Internet Audio Music Royalty Rates at Center of Negotiations

Chaffetz drafting measure to place online audio services on same page as satellite, cable audio
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Pandora has been lobbying lawmakers on Capitol Hill about changing the royalty rate structure for Internet radio, getting out ahead of its rate-setting negotiations with the music industry that are set to begin in 2014 before the current royalty deal expires a year later.

Some 50% of Pandora’s revenue is devoted to music royalties and the Internet audio service provider would like to cut that back.

Pandora Founder and Chief Innovation Officer Tim Westergren has lobbied to have Internet audio services pay the same music royalties as other digital radio services, like satellite radio and cable audio services, we’ve reported.

Now, Utah Rep. Jason Chaffetz is crafting a bill to level the playing field for all Internet audio services, causing consternation among the record labels, reports The Hill.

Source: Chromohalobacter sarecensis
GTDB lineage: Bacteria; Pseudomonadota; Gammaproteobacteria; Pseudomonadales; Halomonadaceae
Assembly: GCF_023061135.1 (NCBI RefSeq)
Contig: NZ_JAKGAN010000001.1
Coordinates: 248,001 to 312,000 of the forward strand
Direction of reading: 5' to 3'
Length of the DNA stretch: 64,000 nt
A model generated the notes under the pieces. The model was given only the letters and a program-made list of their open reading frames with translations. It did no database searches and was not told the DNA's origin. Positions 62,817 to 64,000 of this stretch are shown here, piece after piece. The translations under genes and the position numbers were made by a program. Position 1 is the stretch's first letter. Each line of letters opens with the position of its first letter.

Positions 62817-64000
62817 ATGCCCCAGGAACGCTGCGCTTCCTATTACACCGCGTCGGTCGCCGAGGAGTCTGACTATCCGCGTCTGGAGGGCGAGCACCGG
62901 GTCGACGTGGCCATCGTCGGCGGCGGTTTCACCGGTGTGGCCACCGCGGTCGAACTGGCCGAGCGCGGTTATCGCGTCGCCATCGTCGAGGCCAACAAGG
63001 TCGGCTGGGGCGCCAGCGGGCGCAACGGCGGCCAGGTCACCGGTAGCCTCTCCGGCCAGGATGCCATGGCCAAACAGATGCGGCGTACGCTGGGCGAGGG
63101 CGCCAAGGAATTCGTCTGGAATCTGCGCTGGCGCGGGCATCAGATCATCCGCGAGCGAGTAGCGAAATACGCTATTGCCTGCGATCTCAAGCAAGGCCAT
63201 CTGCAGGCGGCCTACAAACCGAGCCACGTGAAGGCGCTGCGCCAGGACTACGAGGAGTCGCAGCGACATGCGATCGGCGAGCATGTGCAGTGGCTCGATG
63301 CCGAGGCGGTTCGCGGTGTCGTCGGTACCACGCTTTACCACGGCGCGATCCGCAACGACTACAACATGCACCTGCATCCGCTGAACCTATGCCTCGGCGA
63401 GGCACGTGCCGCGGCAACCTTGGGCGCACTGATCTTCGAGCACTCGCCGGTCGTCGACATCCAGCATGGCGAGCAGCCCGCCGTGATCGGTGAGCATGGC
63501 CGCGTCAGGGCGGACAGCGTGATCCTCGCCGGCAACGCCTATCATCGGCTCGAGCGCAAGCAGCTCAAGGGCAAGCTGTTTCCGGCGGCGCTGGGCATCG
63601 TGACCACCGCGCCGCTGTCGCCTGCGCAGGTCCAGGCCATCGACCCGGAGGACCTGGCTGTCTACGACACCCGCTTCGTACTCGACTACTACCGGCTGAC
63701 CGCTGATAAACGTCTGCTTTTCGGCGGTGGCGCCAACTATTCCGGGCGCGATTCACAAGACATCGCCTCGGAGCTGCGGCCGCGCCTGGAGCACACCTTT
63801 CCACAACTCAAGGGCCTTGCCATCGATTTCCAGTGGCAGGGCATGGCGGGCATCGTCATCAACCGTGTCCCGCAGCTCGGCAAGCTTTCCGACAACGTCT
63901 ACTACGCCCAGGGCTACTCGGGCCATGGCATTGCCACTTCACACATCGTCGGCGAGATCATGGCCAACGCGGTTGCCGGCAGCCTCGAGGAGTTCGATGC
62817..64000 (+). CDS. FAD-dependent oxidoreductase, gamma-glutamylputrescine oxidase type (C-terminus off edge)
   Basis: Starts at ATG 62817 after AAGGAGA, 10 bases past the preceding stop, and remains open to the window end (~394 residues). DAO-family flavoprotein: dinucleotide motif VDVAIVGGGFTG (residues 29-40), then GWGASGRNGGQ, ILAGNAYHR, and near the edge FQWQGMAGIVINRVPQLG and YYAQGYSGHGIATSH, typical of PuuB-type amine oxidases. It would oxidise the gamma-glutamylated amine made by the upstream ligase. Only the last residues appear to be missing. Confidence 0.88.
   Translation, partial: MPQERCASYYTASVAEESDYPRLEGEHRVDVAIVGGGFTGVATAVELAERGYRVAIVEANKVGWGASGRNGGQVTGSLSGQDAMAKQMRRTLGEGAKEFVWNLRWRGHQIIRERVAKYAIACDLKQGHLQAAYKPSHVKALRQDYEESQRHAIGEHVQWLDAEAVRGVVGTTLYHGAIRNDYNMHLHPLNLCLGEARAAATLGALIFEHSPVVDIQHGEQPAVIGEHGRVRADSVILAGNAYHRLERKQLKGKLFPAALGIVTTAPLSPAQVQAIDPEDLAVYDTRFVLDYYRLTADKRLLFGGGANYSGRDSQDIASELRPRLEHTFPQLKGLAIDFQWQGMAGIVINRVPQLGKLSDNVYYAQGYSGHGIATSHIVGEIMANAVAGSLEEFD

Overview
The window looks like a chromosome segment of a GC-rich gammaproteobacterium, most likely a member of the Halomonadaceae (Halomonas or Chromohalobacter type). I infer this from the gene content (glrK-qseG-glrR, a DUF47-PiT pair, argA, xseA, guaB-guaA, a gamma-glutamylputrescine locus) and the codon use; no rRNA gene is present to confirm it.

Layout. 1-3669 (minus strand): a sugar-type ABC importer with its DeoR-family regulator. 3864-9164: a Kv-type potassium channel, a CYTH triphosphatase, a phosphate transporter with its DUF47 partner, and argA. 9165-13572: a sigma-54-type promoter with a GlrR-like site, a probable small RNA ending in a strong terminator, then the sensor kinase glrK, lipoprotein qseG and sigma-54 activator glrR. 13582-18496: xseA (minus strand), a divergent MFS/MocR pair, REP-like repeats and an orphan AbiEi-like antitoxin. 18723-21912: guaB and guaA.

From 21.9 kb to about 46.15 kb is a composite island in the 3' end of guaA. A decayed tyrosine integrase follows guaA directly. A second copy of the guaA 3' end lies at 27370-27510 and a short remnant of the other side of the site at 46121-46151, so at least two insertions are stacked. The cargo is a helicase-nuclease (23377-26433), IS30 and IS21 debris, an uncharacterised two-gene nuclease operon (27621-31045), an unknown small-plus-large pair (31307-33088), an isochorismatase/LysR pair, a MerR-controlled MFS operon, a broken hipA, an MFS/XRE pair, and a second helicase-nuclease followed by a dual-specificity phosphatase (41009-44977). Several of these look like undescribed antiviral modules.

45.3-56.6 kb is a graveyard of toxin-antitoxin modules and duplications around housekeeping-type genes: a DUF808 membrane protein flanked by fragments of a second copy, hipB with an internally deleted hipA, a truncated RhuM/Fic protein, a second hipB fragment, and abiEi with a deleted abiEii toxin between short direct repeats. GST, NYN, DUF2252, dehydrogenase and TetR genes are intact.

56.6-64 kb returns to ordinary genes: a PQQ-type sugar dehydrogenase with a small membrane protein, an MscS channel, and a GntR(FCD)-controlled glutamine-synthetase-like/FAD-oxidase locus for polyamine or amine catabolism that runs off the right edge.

Called the Internet Radio Fairness Act of 2012, the measure proposes to put online audio services under the 801(b) standard of the Copyright Act, the same standard used by the Copyright Royalty Board when setting royalty rates for cable and satellite radio, according to a summary of the bill. The measure is still being drafted, according to the account. That standard is also used when determining royalties paid by the recording industry to music publishers and songwriters.

Music royalty rates for Internet audio services are higher than they are for satellite radio and cable audios services, according to Chaffetz.

“Congress has an opportunity to enact legislation that will not only establish fair royalty rate-setting standards for Internet radio, but also drive more innovation in legal digital music distribution and treat artists as stakeholders,” Westergren told The Hill.

However a music source counters that Pandora is “making a lot more money” since it went public last year, and is now trying to get a lower rate at the expense of artists, according to the account. Pandora disagrees with that assertion.

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